Beta site: we’re developing a new website to help make your trip to Scotland even better. Get a sneak peek of our new website.

The Quiraing, Isle of Skye


Driving in Scotland

Driving around Scotland is a great way to explore. You can set your own pace and stop off wherever takes your fancy.

Whether you choose to hire a car or bring your own, you’ll never forget the magical scenery you pass through as you travel Scotland by car.

But before you get going, you need to know the Scottish driving laws and regulations.

Read on for FAQs on driving in Scotland and essential driving in Scotland tips.

Driving in Scotland FAQs

What side of the road do I drive on in Scotland?

Always drive on the left hand side of the road.

What is the speed limit in Scotland?

Speed limits are often signposted - look out for a circular sign, with a red border and number (in miles per hour). If there's no signpost, national speed limits apply. These are:


  • 70 mph (112 km/h) for cars.
  • 60 mph (96 km/h) for cars towing caravans or trailers.

Dual carriageways

  • 70 mph (112 km/h) for cars.
  • 60 mph (96 km/h) for cars towing caravans or trailers.

Built-up areas

  • 30 mph (48 km/h)
  • Be aware though, it's quite common around residential areas and particularly near schools, for a clearly signposted 20 mph (32 km/h) maximum speed limit.

Outside built-up areas

  • 60 mph (96 km/h) for cars
  • 50 mph (80 km/h) for cars towing caravans or trailers.

Find out information about speed limits for all types of vehicle.

What licence do I need to drive in Scotland?

  • If you're coming from a European Union country - as long as you have a valid licence, you can drive any type of vehicle listed on your license in Scotland.
  • If you're coming from outside the EU - as long as you have a valid licence from your own country, you can drive any small vehicle (eg car or motorcycle) in the UK for up to 12 months.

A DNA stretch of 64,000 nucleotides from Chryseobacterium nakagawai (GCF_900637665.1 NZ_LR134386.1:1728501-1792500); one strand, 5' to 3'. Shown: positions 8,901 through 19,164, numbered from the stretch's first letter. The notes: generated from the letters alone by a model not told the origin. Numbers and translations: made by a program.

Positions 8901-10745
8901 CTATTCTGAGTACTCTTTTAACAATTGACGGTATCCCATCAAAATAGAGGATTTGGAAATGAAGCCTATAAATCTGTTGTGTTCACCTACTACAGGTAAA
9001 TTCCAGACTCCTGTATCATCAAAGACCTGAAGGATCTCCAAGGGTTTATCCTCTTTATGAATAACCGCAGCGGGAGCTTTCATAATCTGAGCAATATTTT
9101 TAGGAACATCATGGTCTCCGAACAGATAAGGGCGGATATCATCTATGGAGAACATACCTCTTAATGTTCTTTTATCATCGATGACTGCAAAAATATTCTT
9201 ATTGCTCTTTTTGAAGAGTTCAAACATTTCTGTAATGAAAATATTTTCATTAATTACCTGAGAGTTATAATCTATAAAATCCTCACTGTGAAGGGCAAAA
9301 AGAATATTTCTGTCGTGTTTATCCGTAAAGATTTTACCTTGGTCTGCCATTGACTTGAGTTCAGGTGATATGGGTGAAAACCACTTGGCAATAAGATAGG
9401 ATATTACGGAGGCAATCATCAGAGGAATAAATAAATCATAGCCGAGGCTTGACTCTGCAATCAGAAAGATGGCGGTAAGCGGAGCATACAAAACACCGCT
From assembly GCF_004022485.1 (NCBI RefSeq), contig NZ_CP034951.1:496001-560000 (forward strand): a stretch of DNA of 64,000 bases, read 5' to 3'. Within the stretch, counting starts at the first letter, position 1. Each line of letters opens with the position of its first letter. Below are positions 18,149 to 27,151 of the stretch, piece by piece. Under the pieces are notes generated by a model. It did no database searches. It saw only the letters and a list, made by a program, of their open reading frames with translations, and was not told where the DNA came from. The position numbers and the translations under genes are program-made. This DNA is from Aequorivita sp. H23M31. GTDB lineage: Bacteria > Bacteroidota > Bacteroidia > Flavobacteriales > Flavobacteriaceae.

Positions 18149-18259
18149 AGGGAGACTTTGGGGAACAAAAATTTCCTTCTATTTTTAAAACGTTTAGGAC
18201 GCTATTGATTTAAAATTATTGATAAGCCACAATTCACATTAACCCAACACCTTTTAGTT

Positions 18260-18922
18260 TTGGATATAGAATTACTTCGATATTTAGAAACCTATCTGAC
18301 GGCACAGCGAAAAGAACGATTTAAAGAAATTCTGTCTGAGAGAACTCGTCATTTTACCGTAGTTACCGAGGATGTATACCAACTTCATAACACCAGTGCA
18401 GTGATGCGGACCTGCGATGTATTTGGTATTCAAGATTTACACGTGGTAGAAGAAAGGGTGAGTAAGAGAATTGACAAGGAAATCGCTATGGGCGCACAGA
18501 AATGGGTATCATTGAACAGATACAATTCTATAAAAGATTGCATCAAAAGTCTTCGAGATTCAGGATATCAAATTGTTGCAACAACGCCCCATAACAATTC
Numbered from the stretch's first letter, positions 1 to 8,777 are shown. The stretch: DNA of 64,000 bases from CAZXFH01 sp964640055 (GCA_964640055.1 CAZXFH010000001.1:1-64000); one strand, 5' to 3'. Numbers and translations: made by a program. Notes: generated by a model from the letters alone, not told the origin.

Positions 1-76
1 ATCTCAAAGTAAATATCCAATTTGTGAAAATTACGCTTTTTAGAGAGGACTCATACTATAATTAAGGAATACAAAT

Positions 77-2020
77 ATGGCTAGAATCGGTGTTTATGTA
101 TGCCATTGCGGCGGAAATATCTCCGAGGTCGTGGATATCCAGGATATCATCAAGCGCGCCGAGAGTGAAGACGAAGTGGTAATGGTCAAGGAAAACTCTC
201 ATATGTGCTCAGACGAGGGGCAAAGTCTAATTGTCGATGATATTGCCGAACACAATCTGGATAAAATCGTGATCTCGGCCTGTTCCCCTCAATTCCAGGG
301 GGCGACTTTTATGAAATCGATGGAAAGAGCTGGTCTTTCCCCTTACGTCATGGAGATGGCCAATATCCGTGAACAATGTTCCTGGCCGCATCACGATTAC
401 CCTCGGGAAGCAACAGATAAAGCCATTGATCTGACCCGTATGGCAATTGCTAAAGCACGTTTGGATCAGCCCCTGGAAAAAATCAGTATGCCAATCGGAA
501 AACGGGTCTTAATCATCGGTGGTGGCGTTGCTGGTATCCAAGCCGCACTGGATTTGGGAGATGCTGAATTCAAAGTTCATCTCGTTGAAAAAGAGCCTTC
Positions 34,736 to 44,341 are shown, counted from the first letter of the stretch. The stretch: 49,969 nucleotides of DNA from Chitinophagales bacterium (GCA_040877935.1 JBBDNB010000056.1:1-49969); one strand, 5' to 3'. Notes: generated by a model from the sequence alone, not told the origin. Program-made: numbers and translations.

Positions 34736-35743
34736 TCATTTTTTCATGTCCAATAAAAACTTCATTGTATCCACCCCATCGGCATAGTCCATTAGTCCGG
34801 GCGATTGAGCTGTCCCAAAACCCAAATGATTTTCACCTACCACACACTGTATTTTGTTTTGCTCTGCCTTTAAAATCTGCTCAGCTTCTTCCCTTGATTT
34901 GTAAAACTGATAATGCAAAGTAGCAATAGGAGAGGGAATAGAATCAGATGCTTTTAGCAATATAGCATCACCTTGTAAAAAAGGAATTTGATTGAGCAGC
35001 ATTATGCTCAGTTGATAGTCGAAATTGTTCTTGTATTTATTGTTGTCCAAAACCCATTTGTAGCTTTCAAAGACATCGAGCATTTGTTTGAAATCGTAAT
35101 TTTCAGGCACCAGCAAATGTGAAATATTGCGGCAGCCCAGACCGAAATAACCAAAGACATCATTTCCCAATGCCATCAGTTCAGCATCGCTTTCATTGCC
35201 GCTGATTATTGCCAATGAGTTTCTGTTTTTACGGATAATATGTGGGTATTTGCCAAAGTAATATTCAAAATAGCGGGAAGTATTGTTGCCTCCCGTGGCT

Check you are eligible to drive in Scotland.

What is the drink drive limit in Scotland?

Driving under the influence of alcohol is taken very seriously in Scotland and the UK and there can be heavy penalties for those found to be above the legal blood/alcohol limit.

As of 5 December 2014, the legal limit has been lowered to 50 mg of alcohol in 100 ml of blood (from 80 mg of alcohol).

Read more about the drink-drive limit in Scotland.

What insurance and registration do I need?

If you're bringing your own car, you'll need:

  • Vehicle registration or ownership documents with you at all times.
  • Insurance - every driver on the road in Scotland must have at least third-party insurance cover.
  • If you're going to be here for more than six months (during a 12 month period), you'll need to be aware of rules on number plates that have symbols not used in the UK.

Where can I hire a car or campervan?

There are a number of companies to hire a car from in Scotland - or you can hire a campervan, motorhome or caravan.

Find out more about vehicle hire in Scotland.

What are the most scenic driving routes in Scotland?

There’s beautiful scenery to explore wherever you visit in Scotland.

Pass farmland, woodland and rolling hills in the south and east, see towering mountains stretching above you in the rugged west and north and stop to wander along paradise beaches on Scotland’s islands.